MADISON, Wis. (AP) — Wisconsin Assembly Republicans delivered what they called a “gesture of our goodwill” to the newly installed Democratic governor on Thursday, outlining some areas where they think they might find common ground.
In a letter delivered to Gov. Tony Evers, the GOP lawmakers said they were trying to be helpful in detailing such areas, including an income tax cut, a school funding increase and a reduction in borrowing to pay for roadwork.
The Republicans also said the first bill they intend to pass is a state-level guarantee that people with pre-existing health conditions can’t be denied insurance, which is already guaranteed by the federal health care law that Republicans have strenuously opposed since its inception during Barack Obama’s presidency. The Assembly passed a pre-existing conditions bill in 2017 but it died in the Senate and on Monday, Republican Senate Majority Leader Scott Fitzgerald said he didn’t want to “overpromise” by suggesting it would fare better this year.
Evers has many of the priorities outlined by the Republicans but supports different approaches to reaching those goals. For example, he wants to cut income taxes by 10 percent but wants to compensate for it by reducing a tax break for corporations, which Republicans oppose.
Evers has proposed increasing spending on K-12 education by 10 percent, or $1.4 billion. A bipartisan task force released a report last week that also called for significant increases in funding, but it did not say by how much.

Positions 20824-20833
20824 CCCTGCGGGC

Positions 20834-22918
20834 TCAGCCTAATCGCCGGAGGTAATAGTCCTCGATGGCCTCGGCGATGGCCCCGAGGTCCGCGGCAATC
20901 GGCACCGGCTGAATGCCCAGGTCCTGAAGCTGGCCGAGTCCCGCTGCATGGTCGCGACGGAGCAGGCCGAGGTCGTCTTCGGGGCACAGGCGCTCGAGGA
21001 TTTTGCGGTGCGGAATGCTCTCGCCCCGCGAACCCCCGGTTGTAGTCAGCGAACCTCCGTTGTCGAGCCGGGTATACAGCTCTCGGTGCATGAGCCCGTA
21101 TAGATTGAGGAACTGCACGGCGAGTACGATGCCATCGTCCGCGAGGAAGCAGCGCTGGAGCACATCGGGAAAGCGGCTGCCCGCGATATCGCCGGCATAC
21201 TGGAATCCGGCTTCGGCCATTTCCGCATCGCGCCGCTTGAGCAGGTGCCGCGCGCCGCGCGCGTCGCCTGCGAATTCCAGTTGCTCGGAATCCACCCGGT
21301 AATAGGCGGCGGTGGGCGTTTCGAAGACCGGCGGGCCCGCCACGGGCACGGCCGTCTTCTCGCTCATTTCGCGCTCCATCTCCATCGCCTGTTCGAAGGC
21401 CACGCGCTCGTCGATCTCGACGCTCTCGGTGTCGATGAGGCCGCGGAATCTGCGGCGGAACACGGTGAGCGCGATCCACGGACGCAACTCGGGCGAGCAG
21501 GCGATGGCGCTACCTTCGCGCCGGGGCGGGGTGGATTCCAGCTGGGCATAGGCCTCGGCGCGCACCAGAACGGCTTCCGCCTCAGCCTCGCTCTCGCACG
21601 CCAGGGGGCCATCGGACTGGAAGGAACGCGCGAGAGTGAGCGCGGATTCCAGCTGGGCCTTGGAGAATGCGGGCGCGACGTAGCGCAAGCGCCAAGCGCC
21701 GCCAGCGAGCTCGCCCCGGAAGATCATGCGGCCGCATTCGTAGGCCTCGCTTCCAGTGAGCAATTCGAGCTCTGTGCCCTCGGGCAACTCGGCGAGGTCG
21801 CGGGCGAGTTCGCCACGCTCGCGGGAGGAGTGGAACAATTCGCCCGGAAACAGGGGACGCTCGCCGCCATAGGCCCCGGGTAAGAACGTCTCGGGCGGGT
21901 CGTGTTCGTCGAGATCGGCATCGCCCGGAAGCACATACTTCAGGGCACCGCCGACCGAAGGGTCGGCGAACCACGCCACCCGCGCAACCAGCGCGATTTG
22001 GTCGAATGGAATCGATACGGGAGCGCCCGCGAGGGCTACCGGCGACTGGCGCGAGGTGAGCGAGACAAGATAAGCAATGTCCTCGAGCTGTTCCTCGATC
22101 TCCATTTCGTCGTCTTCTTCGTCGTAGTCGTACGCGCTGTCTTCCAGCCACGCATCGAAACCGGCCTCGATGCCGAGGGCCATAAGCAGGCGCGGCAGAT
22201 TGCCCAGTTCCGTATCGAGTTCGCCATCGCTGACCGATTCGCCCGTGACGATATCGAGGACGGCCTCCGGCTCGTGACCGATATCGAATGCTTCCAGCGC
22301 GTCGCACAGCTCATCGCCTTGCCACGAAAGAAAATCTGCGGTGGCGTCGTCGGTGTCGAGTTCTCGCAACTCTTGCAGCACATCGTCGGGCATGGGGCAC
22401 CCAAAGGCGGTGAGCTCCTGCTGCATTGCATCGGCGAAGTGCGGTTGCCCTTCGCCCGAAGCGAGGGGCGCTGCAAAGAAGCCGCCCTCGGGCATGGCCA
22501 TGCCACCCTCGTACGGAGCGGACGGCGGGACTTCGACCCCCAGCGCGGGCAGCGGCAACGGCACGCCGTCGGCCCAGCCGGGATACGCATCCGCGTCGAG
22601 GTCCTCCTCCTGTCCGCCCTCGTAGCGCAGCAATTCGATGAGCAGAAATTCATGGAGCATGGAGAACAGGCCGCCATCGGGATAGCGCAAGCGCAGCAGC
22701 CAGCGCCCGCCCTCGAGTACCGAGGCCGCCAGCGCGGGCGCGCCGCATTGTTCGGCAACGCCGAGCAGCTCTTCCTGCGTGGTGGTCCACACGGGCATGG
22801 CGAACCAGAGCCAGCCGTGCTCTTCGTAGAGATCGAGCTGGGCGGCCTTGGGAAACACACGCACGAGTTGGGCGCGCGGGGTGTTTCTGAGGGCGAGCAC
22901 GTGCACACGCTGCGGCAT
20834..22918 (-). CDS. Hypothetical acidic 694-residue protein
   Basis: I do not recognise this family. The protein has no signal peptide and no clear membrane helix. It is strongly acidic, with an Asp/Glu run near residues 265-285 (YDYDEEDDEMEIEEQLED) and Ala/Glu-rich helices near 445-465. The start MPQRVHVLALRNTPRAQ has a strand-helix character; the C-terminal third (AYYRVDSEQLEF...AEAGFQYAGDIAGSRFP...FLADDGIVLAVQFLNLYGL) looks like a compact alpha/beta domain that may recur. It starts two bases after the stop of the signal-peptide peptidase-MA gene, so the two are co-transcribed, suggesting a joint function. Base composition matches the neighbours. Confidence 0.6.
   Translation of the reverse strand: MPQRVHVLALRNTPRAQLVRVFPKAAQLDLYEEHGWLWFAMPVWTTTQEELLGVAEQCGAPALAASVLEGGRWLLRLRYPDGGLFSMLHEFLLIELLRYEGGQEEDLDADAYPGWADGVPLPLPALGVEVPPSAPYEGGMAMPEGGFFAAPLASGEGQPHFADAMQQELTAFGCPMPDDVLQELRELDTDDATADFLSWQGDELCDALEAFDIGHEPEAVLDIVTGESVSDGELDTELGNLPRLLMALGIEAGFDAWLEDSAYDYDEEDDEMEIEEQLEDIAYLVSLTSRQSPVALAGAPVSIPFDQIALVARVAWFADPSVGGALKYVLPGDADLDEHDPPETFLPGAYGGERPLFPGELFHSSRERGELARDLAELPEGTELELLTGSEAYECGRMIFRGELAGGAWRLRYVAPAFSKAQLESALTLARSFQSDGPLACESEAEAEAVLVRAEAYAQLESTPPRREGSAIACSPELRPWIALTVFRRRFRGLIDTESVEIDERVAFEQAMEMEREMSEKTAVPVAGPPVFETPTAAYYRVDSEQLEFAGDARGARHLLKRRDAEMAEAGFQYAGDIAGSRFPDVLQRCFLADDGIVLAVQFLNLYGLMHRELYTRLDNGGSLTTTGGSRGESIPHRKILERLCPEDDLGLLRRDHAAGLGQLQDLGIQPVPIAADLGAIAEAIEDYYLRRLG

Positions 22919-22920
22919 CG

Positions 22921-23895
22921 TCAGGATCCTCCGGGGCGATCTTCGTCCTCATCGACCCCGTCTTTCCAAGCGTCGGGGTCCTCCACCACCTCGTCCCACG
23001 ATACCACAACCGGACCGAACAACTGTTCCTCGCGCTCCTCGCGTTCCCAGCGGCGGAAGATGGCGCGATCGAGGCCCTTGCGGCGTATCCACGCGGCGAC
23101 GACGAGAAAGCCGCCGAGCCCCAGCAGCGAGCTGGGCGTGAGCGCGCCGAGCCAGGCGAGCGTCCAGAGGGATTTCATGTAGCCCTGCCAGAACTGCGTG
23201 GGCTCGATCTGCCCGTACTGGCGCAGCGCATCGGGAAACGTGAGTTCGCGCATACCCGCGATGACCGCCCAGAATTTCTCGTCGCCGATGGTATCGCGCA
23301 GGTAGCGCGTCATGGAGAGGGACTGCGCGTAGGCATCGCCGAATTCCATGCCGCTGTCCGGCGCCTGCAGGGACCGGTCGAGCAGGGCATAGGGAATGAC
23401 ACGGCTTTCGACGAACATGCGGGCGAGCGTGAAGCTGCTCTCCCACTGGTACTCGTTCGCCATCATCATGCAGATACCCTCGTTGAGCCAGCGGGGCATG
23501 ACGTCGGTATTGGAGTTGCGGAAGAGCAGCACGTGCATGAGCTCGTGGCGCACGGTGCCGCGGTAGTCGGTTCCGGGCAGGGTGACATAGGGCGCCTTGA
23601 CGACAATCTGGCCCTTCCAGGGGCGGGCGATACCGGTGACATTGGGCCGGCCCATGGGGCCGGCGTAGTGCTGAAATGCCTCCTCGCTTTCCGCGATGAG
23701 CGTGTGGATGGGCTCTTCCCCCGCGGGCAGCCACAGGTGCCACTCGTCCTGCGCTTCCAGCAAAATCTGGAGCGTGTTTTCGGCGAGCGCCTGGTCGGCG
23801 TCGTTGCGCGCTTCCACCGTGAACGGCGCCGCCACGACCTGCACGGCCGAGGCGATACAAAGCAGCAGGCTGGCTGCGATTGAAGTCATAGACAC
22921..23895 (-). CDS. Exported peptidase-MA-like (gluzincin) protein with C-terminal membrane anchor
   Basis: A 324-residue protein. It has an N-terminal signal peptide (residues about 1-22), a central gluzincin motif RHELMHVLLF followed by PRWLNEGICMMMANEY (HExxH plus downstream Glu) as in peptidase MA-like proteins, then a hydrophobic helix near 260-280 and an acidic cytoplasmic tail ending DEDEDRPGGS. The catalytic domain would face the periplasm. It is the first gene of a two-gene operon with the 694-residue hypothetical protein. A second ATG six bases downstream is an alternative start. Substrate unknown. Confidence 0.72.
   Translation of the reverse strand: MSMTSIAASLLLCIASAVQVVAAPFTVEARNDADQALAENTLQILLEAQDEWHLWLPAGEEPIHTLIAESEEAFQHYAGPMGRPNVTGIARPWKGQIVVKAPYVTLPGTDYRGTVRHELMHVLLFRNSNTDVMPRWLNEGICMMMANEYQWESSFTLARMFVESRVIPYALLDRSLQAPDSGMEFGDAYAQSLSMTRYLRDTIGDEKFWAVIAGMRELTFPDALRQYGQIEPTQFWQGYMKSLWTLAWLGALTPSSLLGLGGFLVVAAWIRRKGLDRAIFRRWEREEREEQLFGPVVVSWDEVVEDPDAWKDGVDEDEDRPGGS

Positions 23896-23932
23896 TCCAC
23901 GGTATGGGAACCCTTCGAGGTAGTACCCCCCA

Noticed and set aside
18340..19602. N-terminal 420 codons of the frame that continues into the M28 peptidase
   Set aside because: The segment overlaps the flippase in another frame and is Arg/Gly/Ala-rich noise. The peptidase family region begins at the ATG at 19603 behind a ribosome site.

Evers, that task force and Assembly Republicans all say they want the state to provide two-thirds funding for schools, which would increase overall state school aid by about $130 million a year.
Evers’ spokeswoman, Melissa Baldauff, didn’t immediately reply to a message seeking reaction to the Republicans’ letter.
Some of the other Republican priorities include:
— Enhancing high-speed internet access.
— Expanding the SeniorCare prescription drug program to cover flu shots.
— Working to reduce homelessness.
— Providing more options to reduce the cost of child care for working parents.
— Increasing access to clean water. Assembly Speaker Robin Vos earlier this month formed a clean water task forcefollowing reports of contaminated wells in southwestern Wisconsin.
— Investing more in state-owned properties.
— Doing more to attract and retain highly qualified state employees.